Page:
Sunday, 9 October 2005

Guns And Gangs

Guns, originally uploaded by chantelle.

If you haven't yet read this book it's a serious investment, an education, and there's really no excuse for ignorance around an issue as prevalent in our society as rising gun crime. We are no longer civil and who wants to live with that? And what are we without it?

Author Graeme McLagan, also responsible for Bent Coppers, rather than wash up another tale of old east gangsters i.e. the Krays or detail the days of white mob rule, he's providing what I think amounts to the first real investigation into black gun crime in the UK. From the increase and influence of crack cocaine and Jamaican drug mules in the 80s and 90's to the formation of Operation Trident and the aftermath, it's here. Surprisingly a few familiar names have popped up. I'm surprised for two reasons a. McLagan really knows his shit which shows a most certain error on my part for assuming he would only scrape the service b. a name can trigger memories and emotions that have lain dormant, the context with which they're rediscovered often leading us down a weathered thought-train.

In particular I was reminded of some old tapes I have, one being an interview which I'm going to blog soon with the now ex-head of Trident which took longer securing than a meeting with any celeb, (about three or four months I recall), and one with a north London crew giving their version and views on certain events they had been involved with. I can't quite put my finger on why, but since doing that latter interview I've never listened back to it... It's only now I think I know why.

A recurrent theme in Guns And Gangs is cowardice, primarily witness' refusing to give evidence. It strikes a chord because truth be told, In my own way, I'm a coward too. Too often we don't want to see or hear the truth because it's too alien to comprehend. You become desensitived to what's going on around you, on your next door neighbours doorstep, up the road, in the next city.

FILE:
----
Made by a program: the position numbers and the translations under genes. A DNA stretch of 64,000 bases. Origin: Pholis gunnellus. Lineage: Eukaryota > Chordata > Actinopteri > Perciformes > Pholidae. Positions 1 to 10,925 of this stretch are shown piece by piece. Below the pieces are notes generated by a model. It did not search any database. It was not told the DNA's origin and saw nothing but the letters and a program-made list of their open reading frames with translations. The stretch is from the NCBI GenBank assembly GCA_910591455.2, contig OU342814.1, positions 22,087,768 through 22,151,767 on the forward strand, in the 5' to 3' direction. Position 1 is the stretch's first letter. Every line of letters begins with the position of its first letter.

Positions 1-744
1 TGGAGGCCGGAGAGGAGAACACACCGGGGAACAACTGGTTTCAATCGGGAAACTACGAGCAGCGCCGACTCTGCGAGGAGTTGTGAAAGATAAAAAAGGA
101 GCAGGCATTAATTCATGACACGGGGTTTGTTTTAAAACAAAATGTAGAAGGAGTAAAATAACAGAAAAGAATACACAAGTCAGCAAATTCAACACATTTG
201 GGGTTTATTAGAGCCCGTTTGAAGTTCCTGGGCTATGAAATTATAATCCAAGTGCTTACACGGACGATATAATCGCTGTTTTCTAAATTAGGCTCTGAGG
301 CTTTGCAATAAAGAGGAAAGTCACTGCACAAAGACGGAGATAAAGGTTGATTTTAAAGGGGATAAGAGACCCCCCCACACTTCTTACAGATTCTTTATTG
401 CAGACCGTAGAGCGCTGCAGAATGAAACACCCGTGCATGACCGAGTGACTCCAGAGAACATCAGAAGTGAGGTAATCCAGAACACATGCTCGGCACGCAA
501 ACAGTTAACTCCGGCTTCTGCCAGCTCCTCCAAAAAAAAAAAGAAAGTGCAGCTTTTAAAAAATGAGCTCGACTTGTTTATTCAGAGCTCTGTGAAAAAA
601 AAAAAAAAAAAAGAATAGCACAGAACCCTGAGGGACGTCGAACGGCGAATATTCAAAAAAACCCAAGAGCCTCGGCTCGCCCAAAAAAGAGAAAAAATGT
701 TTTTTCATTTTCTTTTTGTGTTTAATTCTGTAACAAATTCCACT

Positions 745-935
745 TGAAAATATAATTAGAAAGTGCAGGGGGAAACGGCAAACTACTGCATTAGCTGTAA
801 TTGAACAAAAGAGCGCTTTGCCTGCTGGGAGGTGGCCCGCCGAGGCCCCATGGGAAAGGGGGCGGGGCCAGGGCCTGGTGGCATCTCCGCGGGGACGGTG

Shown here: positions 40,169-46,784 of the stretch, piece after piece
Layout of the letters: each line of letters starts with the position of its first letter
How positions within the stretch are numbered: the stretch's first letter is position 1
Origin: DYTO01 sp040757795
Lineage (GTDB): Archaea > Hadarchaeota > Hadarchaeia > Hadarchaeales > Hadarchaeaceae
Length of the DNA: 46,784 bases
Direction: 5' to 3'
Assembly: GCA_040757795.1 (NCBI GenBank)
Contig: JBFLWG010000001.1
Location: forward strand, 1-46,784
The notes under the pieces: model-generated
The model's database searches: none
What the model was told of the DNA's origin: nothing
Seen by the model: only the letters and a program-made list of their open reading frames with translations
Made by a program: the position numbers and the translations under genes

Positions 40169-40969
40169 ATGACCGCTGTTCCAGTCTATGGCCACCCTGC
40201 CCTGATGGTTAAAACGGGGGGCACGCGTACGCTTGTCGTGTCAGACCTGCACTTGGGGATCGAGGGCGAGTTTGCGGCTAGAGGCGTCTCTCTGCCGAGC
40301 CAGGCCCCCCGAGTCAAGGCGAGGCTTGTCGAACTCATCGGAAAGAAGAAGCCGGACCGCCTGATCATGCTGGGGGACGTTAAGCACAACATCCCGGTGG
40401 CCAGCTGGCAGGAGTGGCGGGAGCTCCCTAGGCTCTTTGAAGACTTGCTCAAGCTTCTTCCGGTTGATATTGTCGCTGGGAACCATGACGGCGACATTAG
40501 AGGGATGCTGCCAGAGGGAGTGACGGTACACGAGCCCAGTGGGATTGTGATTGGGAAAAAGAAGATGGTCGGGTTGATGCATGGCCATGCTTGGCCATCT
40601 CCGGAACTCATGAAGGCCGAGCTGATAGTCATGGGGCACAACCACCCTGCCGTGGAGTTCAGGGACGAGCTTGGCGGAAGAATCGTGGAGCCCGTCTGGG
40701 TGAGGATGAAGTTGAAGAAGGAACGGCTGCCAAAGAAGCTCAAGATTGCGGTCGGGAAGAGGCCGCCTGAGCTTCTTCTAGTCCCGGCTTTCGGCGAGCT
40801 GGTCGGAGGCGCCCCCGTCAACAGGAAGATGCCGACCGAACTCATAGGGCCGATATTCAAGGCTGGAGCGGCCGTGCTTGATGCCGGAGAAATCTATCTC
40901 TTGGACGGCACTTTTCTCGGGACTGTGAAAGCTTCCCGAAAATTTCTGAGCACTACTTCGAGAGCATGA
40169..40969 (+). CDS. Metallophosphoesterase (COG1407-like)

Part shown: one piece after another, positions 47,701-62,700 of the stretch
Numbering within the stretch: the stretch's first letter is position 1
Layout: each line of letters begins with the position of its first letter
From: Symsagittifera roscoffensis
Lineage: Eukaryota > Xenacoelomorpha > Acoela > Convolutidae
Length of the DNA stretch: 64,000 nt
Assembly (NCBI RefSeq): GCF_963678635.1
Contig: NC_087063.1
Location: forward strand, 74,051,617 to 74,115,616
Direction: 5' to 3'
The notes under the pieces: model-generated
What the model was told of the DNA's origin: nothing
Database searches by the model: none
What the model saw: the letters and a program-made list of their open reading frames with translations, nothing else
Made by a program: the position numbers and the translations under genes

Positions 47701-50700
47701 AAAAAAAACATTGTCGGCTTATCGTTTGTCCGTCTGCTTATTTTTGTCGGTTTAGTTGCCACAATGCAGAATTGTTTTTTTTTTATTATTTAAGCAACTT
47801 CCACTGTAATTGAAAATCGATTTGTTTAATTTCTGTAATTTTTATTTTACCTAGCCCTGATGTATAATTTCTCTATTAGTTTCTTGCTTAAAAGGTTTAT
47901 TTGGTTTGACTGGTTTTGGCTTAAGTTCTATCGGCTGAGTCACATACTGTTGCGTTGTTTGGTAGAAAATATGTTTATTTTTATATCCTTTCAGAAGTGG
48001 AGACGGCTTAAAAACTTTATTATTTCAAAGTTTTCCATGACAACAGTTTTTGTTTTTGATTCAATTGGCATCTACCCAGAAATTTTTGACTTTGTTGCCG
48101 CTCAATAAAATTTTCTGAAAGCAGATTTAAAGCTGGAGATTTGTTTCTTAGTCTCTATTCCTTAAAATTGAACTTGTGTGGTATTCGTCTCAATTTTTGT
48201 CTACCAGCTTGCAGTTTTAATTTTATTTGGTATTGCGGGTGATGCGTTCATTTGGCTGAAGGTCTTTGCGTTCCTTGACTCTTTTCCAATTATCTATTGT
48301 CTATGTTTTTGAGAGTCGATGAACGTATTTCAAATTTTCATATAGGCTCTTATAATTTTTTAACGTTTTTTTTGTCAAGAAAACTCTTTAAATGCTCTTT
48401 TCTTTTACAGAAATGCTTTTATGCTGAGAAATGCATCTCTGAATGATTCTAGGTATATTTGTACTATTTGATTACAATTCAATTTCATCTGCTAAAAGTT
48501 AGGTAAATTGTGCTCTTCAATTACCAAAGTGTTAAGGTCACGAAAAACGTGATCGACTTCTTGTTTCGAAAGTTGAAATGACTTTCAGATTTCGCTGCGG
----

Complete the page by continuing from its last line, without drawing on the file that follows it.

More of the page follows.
Our instinct say ignoring something will make it go away and we selfishly show a lack of concern when something only effects what we deem to be the minority. If I'm cool, the world can just get on with it. False. Truth is reality and unless you stand up to that reality, the tree of disfunction continues to grow.

One woman detailed in Guns and Gangs really made me sit up. Sophie Lewis, who on agreeing to give evidence and placed under protection, was shot a total of six times on two different occassions, yet still stood up to speak out in court. Forget 50 Cent's scars. Surely this is the kind of face Reebok should be glorifying? Ok, I realise this probably has implications but you get the idea? Yes, I'll hold my hands up if I speak out of ignroance, (her act of bravery is according to McLagan well-used) but stories like hers should be common knowledge.

It also brings me to another case not featured in the book but that has made the press this weekend, that of Helen Kelly, shot outside the UMA (Underground Music Awards) around this time last year. Miraculously she was saved by her bra, the bullet diverted by the underwiring deflected through her breast and out of her body. She had been walking past The Barbican when the shoot out between two rival groups took place (a motive for the exchange hasn't been disclosed). I was stood just a few feet from the crime scene with an artist. After the first few shots rang out, confused as to the cause (fireworks?), we ran around a corner. Diners came out of the restaurant laughing. "Like anyone is going to have a gun battle in Barbican" one man chortled. Feeling stupid we laughed at our great firework escape and despite hearing screaming, thought little of it (why, I don't know) and got into the first cab we could hail down. Picking up the Evening Standard the next day, well it hit home, right there on the front page. Innocent passer-by hit. A 24-year old city worker walking home. The same age as I was then. 'I want justice for her, but I don't want to be involved'. That was my reality. A source revealed to me that 80 witnesses came forward. Very few of those wanted to give evidence, of those that would many sought some form of witness protection. But Helen Kelly didn't. In the end the accused changed their plea to guilty, and yesterday one man received 12 years and another two years.